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A history of great cathedrals that have been lost to fire and war

The fire that engulfed Notre Dame in Paris on Monday, severely damaging a building that had stood for more than eight centuries, felt unprecedented. And in one sense, it was: How else can one describe the gutting of a building that stood witness to so much of Western European history?

But in another sense, Notre Dame is one in a long line of cathedrals that have been ravaged by fire or war.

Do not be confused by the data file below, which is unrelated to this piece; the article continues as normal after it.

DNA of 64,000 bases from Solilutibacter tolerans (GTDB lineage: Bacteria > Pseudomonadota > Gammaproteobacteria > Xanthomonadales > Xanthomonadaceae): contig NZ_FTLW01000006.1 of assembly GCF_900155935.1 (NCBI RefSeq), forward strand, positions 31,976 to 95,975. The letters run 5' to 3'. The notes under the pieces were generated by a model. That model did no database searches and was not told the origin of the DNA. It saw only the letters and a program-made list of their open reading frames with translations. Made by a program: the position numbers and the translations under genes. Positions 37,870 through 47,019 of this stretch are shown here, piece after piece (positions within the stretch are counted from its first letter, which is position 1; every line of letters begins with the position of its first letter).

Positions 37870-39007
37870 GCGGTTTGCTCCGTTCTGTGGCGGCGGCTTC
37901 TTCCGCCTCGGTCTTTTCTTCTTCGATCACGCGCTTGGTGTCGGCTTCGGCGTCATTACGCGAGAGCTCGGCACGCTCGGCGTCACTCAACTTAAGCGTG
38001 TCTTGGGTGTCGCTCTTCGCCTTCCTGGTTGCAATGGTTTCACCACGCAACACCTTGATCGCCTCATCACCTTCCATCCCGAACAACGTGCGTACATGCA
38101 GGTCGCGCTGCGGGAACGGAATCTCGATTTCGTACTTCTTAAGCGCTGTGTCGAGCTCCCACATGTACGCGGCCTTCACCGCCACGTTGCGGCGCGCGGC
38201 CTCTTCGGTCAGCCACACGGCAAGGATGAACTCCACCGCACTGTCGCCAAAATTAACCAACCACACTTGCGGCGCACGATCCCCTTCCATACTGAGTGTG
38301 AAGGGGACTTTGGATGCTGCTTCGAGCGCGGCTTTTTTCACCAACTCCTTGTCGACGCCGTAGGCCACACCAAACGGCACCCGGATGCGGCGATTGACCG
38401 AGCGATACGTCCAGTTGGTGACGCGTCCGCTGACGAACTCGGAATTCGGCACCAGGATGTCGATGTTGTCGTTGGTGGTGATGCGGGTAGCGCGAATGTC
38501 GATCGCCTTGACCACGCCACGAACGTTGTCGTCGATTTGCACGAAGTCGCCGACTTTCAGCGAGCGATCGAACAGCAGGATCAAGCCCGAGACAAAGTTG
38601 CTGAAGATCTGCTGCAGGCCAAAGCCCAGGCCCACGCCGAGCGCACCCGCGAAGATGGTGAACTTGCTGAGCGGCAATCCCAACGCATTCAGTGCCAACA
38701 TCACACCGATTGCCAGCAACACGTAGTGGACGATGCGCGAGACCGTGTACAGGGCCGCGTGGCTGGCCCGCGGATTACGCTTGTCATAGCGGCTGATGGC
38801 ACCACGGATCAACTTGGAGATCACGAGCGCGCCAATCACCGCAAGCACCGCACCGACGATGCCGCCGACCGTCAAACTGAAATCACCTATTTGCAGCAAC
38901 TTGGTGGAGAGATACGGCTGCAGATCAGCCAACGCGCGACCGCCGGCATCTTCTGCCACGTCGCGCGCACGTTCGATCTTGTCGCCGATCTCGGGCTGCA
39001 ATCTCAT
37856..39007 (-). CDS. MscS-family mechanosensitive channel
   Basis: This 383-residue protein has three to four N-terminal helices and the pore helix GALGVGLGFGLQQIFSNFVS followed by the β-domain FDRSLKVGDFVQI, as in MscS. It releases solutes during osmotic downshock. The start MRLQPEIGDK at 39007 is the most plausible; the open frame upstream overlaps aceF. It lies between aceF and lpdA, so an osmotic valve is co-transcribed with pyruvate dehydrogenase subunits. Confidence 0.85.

Old St. Paul’s, London, 1135-1666

Construction began on Old St. Paul’s Cathedral in London (actually the fourth attempt at a church named for Paul in that spot, the previous three having been destroyed) in 1087, the same year much of the city was devastated by fire, and was delayed by a blaze in 1135.

It was then destroyed by the Great Fire of London in 1666, at which point the old structure was razed in favor of the new St. Paul’s, which still stands today.

St. Martin’s, Utrecht, 1253

St. Martin’s was established by Frankish clergy around 630. It was destroyed by Normans in the 9th century, rebuilt in the 10th — and then partially destroyed by fire in 1253.

Read entire article at Washington Post